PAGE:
The Rum Diary
Nobody would publish the book this film was based on when it was first written. And now, nobody would make this film except for who wrote it.
Reading The Rum Diary, which Hunter S. Thompson pushed into print 38 years after he wrote it, it’s easy to see why it was initially rejected. The various, largely indistinct characters slip in and out of now-familiar Gonzo slogans (“the fat is in the fire,” “I’m getting the fear”). Chenault, the only female character, spends the entire book either wandering around naked or being abused by her boyfriend. And the central concept, of a few slack writers milking a dying paper for booze money in 1950s Puerto Rico, is never enough to hold this sleazy mess together.
But in late 2011, nearly seven years after his death by suicide, Thompson is a counterculture celebrity. His disciple, Johnny Depp, has made a serious fortune from the Pirates of the Caribbean franchise, leaving him in a unique position to rescue this tale from itself.
No such luck. Rather than a repeat of the fantastic film adaptation of Fear and Loathing in Las Vegas, we’re left with a convoluted mélange more in-line with the aimless Where the Buffalo Roam. Hell, it may even be worse.
So what happened? Depp and Aaron Eckhart are fantastic actors. But Depp’s Paul Kemp—the nakedly Thompson stand-in of a protagonist—spends much of the movie staring woodenly at his costars. Occasionally he comes to life, wandering into a slum to snap pictures (the results of which we never see) or crusading vaguely about capital-j Journalism, but these bits lead nowhere and hang unresolved. And Eckhart is handed a by-the-numbers diabolical land-developer role, within which his talents are wasted. His Hal Sanderson subsumes one of the only characters in the book with a pulse, the misogynistic island-slacker Yeamon (kinda like Jimmy Buffett meets Ned Land), and comes out painfully one-dimensional. And Amber Heard, as Chenault, fares little better than her literary counterpart.
Writer-director Bruce Robinson, who wrote the heartbreaking The Killing Fields and, more pertinently to his latest project, wrote and directed that classic of alcoholic bohemia, Withnail and I, fell off the wagon during production, he told the UK Independent. With all due sympathy, learning that the script was written in a drunken haze explains a lot.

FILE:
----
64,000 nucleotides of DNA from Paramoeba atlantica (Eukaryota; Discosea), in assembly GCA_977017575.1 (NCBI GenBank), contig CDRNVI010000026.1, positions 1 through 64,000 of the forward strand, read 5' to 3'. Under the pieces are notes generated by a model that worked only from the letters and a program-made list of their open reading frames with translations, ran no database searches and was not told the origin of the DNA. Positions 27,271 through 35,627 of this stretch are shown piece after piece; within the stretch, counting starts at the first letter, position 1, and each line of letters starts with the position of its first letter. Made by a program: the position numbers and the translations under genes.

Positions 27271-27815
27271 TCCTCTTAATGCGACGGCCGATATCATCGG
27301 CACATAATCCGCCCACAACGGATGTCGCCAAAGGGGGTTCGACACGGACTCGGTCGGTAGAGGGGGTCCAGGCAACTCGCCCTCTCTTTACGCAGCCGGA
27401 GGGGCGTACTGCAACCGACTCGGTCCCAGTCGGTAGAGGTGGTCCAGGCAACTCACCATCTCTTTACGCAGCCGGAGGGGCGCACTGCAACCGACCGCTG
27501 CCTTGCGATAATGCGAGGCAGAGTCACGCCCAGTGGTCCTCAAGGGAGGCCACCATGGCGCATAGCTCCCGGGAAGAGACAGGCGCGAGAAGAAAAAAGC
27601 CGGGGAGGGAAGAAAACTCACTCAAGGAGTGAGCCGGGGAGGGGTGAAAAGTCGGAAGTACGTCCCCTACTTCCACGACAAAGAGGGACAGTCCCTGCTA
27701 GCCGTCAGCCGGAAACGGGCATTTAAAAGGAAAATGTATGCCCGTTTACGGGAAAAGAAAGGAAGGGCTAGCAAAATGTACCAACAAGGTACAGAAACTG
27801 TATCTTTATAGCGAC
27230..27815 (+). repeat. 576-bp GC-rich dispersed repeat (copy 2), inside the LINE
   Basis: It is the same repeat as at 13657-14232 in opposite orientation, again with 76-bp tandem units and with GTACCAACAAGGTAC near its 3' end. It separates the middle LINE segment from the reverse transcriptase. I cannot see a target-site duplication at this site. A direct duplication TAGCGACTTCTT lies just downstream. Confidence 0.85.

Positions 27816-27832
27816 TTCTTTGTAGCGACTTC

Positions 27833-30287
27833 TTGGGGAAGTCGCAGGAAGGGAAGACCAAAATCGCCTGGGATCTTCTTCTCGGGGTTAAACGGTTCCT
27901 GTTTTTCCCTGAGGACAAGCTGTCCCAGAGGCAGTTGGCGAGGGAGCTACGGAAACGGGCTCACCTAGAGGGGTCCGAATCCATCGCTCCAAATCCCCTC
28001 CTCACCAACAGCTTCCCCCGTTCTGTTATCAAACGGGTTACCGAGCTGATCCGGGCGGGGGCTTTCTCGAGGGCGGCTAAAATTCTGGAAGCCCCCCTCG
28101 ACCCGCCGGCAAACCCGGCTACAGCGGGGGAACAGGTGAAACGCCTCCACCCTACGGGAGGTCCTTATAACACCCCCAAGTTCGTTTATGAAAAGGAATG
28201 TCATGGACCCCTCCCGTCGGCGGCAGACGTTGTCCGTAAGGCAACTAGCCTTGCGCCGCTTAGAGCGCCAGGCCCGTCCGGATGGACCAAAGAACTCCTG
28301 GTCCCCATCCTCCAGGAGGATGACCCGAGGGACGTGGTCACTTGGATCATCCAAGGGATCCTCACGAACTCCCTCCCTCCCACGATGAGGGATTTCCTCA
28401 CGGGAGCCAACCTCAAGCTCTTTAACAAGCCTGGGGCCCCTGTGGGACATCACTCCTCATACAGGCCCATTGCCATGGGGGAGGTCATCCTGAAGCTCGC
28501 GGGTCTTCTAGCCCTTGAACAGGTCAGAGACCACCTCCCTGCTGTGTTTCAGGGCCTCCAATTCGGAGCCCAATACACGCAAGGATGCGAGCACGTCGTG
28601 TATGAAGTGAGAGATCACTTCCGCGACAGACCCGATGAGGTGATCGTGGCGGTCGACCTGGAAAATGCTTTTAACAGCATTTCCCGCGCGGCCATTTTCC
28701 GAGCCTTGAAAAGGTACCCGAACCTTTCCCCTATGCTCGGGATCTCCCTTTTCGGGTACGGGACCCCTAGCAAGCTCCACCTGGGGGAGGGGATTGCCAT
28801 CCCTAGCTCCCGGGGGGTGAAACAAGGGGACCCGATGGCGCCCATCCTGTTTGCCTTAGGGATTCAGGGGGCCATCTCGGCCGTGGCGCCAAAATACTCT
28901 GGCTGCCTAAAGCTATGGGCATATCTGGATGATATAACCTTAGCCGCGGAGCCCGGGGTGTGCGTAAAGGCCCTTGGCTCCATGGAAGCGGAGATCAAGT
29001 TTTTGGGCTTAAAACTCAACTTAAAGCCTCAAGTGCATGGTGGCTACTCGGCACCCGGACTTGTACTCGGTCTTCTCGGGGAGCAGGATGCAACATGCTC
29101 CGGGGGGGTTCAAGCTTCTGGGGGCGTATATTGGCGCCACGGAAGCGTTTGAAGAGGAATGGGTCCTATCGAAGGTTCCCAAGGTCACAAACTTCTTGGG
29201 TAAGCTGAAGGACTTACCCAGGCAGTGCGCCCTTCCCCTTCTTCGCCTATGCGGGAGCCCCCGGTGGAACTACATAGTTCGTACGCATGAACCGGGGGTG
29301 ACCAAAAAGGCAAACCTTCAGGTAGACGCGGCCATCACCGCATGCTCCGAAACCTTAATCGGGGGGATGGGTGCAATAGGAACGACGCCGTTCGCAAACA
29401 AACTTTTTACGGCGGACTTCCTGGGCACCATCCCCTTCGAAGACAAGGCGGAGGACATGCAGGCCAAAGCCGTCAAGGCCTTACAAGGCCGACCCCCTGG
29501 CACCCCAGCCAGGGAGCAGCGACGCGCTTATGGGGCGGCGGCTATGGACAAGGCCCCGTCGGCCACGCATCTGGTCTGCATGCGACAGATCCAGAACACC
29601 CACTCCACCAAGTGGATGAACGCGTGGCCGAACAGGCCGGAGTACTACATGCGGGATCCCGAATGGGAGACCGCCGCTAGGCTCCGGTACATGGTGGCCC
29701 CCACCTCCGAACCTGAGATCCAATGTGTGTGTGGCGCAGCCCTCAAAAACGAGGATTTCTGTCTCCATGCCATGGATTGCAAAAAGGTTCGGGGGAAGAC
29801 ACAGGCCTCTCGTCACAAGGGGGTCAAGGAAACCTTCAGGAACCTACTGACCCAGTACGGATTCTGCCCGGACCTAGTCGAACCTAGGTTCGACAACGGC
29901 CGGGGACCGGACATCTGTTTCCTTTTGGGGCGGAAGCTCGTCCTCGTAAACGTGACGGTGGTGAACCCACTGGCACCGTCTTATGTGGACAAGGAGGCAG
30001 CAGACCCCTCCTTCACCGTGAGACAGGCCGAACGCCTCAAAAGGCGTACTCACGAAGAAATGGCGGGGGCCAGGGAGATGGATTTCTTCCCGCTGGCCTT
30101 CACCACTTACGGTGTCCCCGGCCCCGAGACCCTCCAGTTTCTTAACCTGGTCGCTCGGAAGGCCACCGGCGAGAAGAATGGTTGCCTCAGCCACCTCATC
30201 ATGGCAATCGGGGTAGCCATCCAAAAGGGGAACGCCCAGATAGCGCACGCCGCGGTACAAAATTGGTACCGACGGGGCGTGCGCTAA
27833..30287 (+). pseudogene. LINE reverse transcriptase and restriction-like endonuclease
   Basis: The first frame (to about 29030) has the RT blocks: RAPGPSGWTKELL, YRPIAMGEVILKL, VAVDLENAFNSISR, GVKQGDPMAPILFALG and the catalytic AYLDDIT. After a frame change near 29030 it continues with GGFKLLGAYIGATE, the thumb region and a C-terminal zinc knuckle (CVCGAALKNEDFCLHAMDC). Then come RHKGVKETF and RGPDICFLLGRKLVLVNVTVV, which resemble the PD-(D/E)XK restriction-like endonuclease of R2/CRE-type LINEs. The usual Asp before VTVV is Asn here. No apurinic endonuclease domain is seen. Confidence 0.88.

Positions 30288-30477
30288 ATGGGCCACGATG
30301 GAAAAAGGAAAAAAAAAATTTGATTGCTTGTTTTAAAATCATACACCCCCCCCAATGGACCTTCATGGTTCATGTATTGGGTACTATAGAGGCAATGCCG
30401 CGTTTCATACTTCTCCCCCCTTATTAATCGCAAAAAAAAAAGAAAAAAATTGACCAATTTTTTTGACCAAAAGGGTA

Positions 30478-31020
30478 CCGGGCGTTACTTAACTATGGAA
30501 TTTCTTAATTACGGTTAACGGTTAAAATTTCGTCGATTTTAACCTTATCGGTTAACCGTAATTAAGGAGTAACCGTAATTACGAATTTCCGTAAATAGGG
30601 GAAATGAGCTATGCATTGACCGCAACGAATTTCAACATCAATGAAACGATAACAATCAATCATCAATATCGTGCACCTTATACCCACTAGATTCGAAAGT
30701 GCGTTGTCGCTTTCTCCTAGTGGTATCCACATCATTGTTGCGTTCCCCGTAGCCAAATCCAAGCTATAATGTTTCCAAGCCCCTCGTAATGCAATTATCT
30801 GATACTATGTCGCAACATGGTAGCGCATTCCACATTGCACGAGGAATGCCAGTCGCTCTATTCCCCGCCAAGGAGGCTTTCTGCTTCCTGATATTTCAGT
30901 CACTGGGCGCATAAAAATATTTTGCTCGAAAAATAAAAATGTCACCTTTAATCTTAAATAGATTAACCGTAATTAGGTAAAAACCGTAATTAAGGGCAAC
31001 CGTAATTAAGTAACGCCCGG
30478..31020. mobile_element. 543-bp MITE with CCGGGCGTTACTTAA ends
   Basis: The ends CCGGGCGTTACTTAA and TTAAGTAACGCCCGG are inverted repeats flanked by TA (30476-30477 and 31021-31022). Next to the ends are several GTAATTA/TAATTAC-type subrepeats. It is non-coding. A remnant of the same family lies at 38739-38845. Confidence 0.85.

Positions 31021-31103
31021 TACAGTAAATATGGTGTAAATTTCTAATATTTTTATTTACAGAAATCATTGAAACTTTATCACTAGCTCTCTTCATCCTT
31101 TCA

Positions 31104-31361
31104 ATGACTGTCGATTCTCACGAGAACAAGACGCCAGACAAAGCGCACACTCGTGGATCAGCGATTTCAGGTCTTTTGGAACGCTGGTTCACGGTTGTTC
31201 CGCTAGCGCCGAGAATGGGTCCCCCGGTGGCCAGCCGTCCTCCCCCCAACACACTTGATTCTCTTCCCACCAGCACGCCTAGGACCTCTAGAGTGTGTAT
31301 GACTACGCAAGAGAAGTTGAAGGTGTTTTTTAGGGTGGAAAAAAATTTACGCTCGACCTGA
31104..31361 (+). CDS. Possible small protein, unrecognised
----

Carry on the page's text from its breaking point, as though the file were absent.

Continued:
There are occasional bright spots. Bob Sala (The Sopranos’ Michael Rispoli) is a largely believable kindhearted slob of a staff photographer who, though written as Kemp’s foil, consistently eclipses poor Depp. And Sala’s car—a Carolina blue Fiat that has also seen better days—is practically a character itself until it’s pointlessly destroyed in one of many continuity-wrecking bits of slapstick.
Late in the film, when Kemp gripes that he can’t find his voice as a writer, we’re right there with him—especially if he’s read as a Thompson stand-in. This book was written when the late author was 22, granted, but it’s still chock-full of unsavory elements Thompson adherents tend to overlook (such as his almost-masturbatory use of the N-word). The film makes a few concessions to the Thompson legend, forcing in several Fear and Loathing drug ’n’ booze rampage scenes, yet never fully rescues The Rum Diary from its poor structure, intermittent fourth-wall collapse, and hideous racist overtones. Though the film implies what was explicitly shown in the book, The Rum Diary climaxes with a black mob-on-white girl rape scene. And that’s just fucked up.